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The Almanac

Today is Friday, June 6, the 157th day of 2003 with 208 to follow.
By United Press International

Washington Agenda-General

UNITED PRESS INTERNATIONAL
By United Press International

New election law may transform nonprofits

WASHINGTON, Jan. 8 (UPI) -- A federal law aimed at curtailing the negative effects of unregulated donations on federal elections will reshape the relationship between political organizatio
CHRISTIAN BOURGE, UPI Think Tanks Correspondent

Experts debate campaign finance law

WASHINGTON, Dec. 18 (UPI) -- The outcome of the current legal challenge of the McCain-Feingold campaign finance reform law passed earlier this year will be the most important decision on campaign law in decades, analysts on both sides of the issue said Wednesday.
CHRISTIAN BOURGE, UPI Think Tank Correspondent

Washington Agenda-General

UNITED PRESS INTERNATIONAL
By United Press International

Book distribution to WWII GIs revived

NEW YORK, Dec. 11 (UPI) -- A project that distributed 120 million free copies of books to American GIs in World War II has been revived by three publishing firms that have already printed four books in the same oblong "cargo pocket" editions for servicemen on duty in the worldwide
FREDERICK M. WINSHIP

Washington Agenda-Federal

UNITED PRESS INTERNATIONAL
By United Press International

Washington Agenda-Weekahead

UNITED PRESS INTERNATIONAL
By United Press International

Library opens door to 'curiosity cabinets'

NEW YORK, July 31 (UPI) -- The New York Public Library has recreated a Renaissance-style "cabinet of curiosities" in an unusual display of objects from its vast trove of rarely seen oddities and treasures donated by collectors over a period of 150 years.
FREDERICK M. WINSHIP

Washington Agenda-Weekahead

By United Press International

Washington Agenda-General

For content questions, call 202-898-8291
By United Press International

The Almanac

Today is Thursday, June 6, the 157th day of 2002 with 208 to follow.
By United Press International

Feature: Smells and bells in Luther's land

GURAT, France, April 4 (UPI) -- "The Germans are always late," Thomas Mann quipped about his fellow-countrymen. Could it be that changes in Lutheran liturgy are proving him right?
UWE SIEMON-NETTO, UPI Religion Correspondent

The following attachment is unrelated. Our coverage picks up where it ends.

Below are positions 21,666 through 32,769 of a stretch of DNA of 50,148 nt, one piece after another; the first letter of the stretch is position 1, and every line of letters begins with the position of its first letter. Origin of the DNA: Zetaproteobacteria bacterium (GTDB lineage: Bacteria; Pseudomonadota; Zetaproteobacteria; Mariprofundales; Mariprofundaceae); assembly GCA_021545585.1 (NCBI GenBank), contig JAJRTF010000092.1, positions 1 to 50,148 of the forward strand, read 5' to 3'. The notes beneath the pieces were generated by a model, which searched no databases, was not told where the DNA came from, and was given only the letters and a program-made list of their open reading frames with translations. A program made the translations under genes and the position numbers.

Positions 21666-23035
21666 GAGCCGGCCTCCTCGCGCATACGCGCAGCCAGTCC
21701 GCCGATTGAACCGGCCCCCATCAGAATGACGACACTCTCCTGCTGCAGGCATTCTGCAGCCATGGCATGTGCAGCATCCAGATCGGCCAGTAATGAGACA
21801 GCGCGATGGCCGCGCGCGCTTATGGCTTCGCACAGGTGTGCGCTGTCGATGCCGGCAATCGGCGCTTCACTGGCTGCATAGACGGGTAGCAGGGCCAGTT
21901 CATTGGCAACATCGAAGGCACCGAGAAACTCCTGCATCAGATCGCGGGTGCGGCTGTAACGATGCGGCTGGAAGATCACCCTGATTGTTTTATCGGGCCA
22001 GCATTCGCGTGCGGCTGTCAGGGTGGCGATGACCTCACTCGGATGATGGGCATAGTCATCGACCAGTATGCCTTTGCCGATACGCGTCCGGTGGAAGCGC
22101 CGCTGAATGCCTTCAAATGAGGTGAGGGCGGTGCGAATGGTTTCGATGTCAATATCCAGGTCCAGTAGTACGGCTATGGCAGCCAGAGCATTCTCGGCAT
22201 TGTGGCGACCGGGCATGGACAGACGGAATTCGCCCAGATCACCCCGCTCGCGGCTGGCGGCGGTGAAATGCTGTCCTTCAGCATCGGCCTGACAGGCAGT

Washington Agenda - Federal Agencies

By United Press International

Washington Agenda - General News Events

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By United Press International
Page 2 of 3
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Thomas Mann
Thomas Mann arrives for the premiere of "It's Kind of a Funny Story" at the Landmark Sunshine Cinema in New York on September 14, 2010. UPI /Laura Cavanaugh
Wiki

Thomas Mann (6 June 1875 – 12 August 1955) was a German novelist, short story writer, social critic, philanthropist, essayist, and 1929 Nobel Prize laureate, known for his series of highly symbolic and ironic epic novels and novellas, noted for their insight into the psychology of the artist and the intellectual. His analysis and critique of the European and German soul used modernized German and Biblical stories, as well as the ideas of Goethe, Nietzsche, and Schopenhauer. His older brother was the radical writer Heinrich Mann, and three of his six children, Erika Mann, Klaus Mann and Golo Mann, also became important German writers. When Hitler came to power in 1933, the anti-fascist Mann fled to Switzerland. When World War II broke out in 1939, he emigrated to the United States, from where he returned to Switzerland in 1952. Thomas Mann is one of the most known exponents of the so called Exilliteratur.

Mann was born Paul Thomas Mann in Lübeck, Germany and was the second son of Thomas Johann Heinrich Mann (a senator and a grain merchant), and his wife Júlia da Silva Bruhns (a Brazilian with partially German ancestry who emigrated to Germany when seven years old). His mother was Roman Catholic, but Mann was baptised into his father's Lutheran faith. Mann's father died in 1891, and his trading firm was liquidated. The family subsequently moved to Munich. Mann attended the science division of a Lübeck gymnasium, then spent time at the Ludwig Maximillians University of Munich and Technical University of Munich where, in preparation for a journalism career, he studied history, economics, art history, and literature. He lived in Munich from 1891 until 1933, with the exception of a year in Palestrina, Italy, with his novelist elder brother Heinrich. Thomas worked with the South German Fire Insurance Company 1894–95. His career as a writer began when he wrote for Simplicissimus. Mann's first short story, "Little Herr Friedemann" (Der Kleine Herr Friedemann), was published in 1898.

In 1905, he married Katia Pringsheim, daughter of a prominent, secular Jewish family of intellectuals. They had six children:

This article is licensed under the GNU Free Documentation License.
It uses material from the Wikipedia article "Thomas Mann."
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